Police this year have launched at least two “clearing operations” at the police facility site, including one in which officers killed 26-year-old protester Manuel Esteban Paez Terán, exacerbating tensions with opponents like the “Stop Cop City” group. Some arrested last year at the site were charged with domestic terrorism.
Plans to build the facility have met with fierce resistance following monthslong demonstrations against police brutality and racial injustice after the 2020 police killing of George Floyd in Minneapolis. Some in Atlanta say the announcement blindsided neighbors and the development process has been largely secretive, with limited input from those most directly impacted.
Others see the project as an environmental threat in a world facing the climate crisis, with Atlanta leaders having appeared previously to agree to preserve the swath of forest now set to be cleared for it. The city is committed to replacing trees cleared during construction, officials have said, and more than 200 acres around the facility will be protected green space, Democratic Mayor Andre Dickens has said.
Dickens, who is Black, also backs the project’s public safety priorities.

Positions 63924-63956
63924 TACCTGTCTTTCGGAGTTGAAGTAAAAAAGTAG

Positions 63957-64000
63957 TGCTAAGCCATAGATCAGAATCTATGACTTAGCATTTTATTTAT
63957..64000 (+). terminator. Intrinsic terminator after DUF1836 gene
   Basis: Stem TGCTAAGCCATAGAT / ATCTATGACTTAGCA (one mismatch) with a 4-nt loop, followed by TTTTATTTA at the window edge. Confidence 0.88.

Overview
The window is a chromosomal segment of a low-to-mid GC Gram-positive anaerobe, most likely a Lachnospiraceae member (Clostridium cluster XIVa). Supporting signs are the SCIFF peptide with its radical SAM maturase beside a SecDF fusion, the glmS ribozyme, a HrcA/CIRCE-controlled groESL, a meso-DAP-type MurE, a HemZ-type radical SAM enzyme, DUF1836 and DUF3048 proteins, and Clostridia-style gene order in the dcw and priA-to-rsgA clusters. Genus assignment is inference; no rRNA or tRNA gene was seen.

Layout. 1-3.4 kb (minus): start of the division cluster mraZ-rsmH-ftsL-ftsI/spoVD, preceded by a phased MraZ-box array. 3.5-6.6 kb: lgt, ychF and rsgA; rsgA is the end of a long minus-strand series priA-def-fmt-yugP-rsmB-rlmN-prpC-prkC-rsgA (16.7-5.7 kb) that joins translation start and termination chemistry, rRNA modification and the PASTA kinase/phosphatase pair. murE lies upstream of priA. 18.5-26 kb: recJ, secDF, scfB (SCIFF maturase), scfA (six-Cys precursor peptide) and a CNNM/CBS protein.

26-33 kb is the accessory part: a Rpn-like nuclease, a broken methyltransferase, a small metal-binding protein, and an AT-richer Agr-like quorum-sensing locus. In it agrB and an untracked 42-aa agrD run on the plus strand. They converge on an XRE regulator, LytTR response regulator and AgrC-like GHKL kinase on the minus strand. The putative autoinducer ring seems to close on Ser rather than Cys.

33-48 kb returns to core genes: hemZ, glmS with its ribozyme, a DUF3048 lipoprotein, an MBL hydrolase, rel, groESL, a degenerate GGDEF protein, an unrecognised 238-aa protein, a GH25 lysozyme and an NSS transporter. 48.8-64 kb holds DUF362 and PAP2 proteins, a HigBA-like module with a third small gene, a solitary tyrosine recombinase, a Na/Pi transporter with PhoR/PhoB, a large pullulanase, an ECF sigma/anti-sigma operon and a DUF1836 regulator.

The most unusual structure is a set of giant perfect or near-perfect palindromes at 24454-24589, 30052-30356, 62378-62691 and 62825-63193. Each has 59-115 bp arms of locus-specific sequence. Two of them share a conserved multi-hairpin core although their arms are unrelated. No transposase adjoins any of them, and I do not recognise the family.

“The city of Atlanta has the most extensive training requirements in the Southeast,” he said this year. “Our training includes vital areas like de-escalation training techniques, mental health, community-oriented policing, crisis intervention training, as well as civil rights history education.
“This training needs space, and that’s exactly what this training center is going to offer.”
After Sunday’s clashes, Atlanta police will implement a “multi-layered strategy,” including “reaction and arrest” as more protests are planned in coming days, it said in its statement late Sunday, adding it “asks for this week’s protests to remain peaceful.”
“When you throw commercial-grade fireworks, when you throw Molotov cocktails, large rocks, a number of items at officers, your only intent is to harm, and the charges are going to show that,” Schierbaum said.
Republican Georgia Gov. Brian Kemp condemned “violent activists” in a statement Monday morning, saying they “chose destruction and vandalism over legitimate protest, yet again demonstrating the radical intent behind their actions.”
“As we continue to respect peaceful protest, we will also continue to ensure safety in our communities,” Kemp said. “We will not rest until those who use violence and intimidation for an extremist end are brought to full justice.”
Activists, though, won’t be deterred, Franklin told CNN on Monday.
“There will continue to be protests meant to express the outrage of the community,” he said. “These are big-tent protests. We don’t expect incidents beyond standard civil disobedience.”
“We hope the police will act accordingly and not in violent ways that exacerbate the situation,” he added.
Among those returning to the site this week is Belkis Terán, the mother of the protester killed earlier this year, who was known to fellow activists as “Tortuguita,” or “Little Turtle.”
She plans to visit Atlanta from her home in Panama to spread her child’s ashes in the forest at the scene of the fatal shooting, she told CNN, adding, “Every day I pray to God for justice.”